Keep Watch on New Plans
Plaintalker has written about the proposal for an office complex on the Tepper’s block and another for retail and residential development in the 200 block of Park Avenue. Although they have separate names, they are both Landmark proposals.
There is a third one that is coming up for preliminary site plan approval at the March 5 Planning Board meeting. It is the only one that is in the original North Avenue Historic District redevelopment plan. The former Romond Jeep and Budget Rent-A-Car properties are now owned by Arts Loft I, yet another Landmark subsidiary.
The applicant seeks approval to renovate a vacant two-story building and to put three additional stories on top of it. The first floor would be used for 3,737 square feet of retail space and the upper four floors would have five apartments each, for a total of 20 dwelling units, according to a legal notice.
The notice says the applicant believes no further variances or waivers are needed, but if the Planning Board says any are needed, the applicant will seek them. There is no mention of parking, either for customers or residents.
The original 2000 North Avenue redevelopment plan covered only three blocks by the main train station. Landmark received conditional designation as the redeveloper in August 2006. The redevelopment agreement wasn’t finalized until April 2007. A feasibility study for a parking deck was to have started within 30 days. Many other timelines were set forth on a chart, all with the apparent intention of redeveloping the entire three-block parcel.
The Park Avenue project is on a block that is an extension of the North Avenue redevelopment area, but according to a recent update on all the redevelopment schemes, no developer has been designated.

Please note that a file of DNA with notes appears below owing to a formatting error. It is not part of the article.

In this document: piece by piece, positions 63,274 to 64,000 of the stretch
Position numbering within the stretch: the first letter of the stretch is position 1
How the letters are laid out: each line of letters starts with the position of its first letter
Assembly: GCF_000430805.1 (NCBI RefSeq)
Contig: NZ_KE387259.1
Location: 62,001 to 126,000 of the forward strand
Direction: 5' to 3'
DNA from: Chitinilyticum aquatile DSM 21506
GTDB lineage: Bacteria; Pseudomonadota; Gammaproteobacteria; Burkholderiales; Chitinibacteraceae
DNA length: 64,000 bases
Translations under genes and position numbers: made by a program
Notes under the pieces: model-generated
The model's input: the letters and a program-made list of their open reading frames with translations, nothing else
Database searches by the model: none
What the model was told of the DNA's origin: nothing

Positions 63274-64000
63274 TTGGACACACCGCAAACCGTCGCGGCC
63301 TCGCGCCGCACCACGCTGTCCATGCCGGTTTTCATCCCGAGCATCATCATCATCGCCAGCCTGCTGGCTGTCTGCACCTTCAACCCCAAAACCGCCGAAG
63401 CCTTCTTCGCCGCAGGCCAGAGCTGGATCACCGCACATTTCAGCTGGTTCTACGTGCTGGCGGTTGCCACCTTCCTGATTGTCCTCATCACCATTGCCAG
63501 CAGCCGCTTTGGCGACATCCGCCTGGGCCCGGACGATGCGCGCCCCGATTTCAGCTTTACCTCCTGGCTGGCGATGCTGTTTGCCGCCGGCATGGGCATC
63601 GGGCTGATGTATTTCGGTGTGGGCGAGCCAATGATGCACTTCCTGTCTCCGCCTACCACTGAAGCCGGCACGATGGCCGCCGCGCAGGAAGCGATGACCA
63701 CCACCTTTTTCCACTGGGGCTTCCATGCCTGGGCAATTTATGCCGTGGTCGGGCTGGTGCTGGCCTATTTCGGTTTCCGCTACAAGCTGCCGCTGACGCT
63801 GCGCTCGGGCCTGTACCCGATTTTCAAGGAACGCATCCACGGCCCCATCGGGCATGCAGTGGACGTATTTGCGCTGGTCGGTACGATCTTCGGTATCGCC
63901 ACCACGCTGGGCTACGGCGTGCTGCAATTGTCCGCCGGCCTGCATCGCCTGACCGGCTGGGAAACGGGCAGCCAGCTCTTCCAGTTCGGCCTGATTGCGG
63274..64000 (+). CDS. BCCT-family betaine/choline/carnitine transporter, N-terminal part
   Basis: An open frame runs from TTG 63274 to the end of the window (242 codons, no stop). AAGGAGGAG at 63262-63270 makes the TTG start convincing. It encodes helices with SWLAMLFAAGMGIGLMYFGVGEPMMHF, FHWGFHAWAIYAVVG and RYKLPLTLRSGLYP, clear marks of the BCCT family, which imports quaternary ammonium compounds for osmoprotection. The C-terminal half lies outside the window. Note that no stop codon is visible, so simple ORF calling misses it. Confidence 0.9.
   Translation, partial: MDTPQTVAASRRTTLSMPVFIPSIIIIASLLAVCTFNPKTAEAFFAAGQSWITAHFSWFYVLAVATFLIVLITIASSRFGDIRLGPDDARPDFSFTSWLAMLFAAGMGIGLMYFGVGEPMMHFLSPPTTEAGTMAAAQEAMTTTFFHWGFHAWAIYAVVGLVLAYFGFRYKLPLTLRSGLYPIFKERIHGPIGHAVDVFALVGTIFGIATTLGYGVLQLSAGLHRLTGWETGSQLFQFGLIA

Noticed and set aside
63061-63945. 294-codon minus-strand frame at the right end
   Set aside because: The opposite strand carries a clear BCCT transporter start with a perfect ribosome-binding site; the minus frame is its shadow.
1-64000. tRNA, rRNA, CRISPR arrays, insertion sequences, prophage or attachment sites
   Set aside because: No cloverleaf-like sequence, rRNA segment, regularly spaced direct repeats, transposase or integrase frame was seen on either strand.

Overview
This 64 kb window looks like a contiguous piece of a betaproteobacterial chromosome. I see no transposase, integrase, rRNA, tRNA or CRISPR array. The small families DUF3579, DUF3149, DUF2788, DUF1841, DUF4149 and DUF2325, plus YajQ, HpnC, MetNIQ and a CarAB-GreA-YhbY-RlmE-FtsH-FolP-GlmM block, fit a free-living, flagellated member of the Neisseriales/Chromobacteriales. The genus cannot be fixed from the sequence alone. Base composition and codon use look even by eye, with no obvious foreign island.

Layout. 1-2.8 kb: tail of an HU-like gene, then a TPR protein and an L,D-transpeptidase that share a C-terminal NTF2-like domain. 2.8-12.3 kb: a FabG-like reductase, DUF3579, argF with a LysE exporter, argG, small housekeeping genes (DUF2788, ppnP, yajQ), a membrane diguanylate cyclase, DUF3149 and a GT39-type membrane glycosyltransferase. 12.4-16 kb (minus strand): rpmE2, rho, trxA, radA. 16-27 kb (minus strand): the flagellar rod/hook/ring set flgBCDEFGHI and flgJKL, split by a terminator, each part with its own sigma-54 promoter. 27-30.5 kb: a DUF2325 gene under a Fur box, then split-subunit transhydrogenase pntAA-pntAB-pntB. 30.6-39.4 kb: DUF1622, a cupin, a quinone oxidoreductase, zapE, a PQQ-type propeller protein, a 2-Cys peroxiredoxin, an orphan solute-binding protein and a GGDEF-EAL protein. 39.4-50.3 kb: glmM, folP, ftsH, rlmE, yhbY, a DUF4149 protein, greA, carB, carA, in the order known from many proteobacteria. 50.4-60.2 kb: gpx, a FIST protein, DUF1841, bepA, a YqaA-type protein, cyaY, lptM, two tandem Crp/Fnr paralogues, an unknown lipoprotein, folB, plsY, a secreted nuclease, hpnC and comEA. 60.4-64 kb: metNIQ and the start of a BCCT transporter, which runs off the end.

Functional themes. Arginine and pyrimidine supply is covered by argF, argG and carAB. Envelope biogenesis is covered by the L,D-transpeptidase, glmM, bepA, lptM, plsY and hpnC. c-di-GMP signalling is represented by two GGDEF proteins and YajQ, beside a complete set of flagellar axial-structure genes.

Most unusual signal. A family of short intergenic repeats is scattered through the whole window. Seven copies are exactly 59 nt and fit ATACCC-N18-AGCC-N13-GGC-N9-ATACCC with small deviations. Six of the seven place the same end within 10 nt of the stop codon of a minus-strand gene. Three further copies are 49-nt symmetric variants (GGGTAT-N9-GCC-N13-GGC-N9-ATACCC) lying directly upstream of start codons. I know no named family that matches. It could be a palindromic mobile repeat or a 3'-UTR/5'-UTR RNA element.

As previously described on the blog, the West Front Street site consists of two city-owned lots and the Appliance-Arama warehouse. The city blocks were supposed to be the site of a 12-condo development by Heartstone Development, but the plan was dropped.
So at present there is a flurry of applications by Landmark affiliates for residential and commercial construction on three different sites. The idea of comprehensive development for the three North Avenue blocks seems to be in abeyance, as is full-scale redevelopment of the PNC Bank block that is the North Avenue extension. This may be due to a court challenge by merchants to the possible taking of land by eminent domain.
There hasn’t been a public update on the status of redevelopment plans overall for some time. After months of relative dormancy, the sudden rush for approvals bears watching. It will be up to the Board of Adjustment and Planning Board as well as the public to scrutinize these plans thoroughly, both singly and collectively, for their impact on the downtown and for their relationship to previously established redevelopment goals.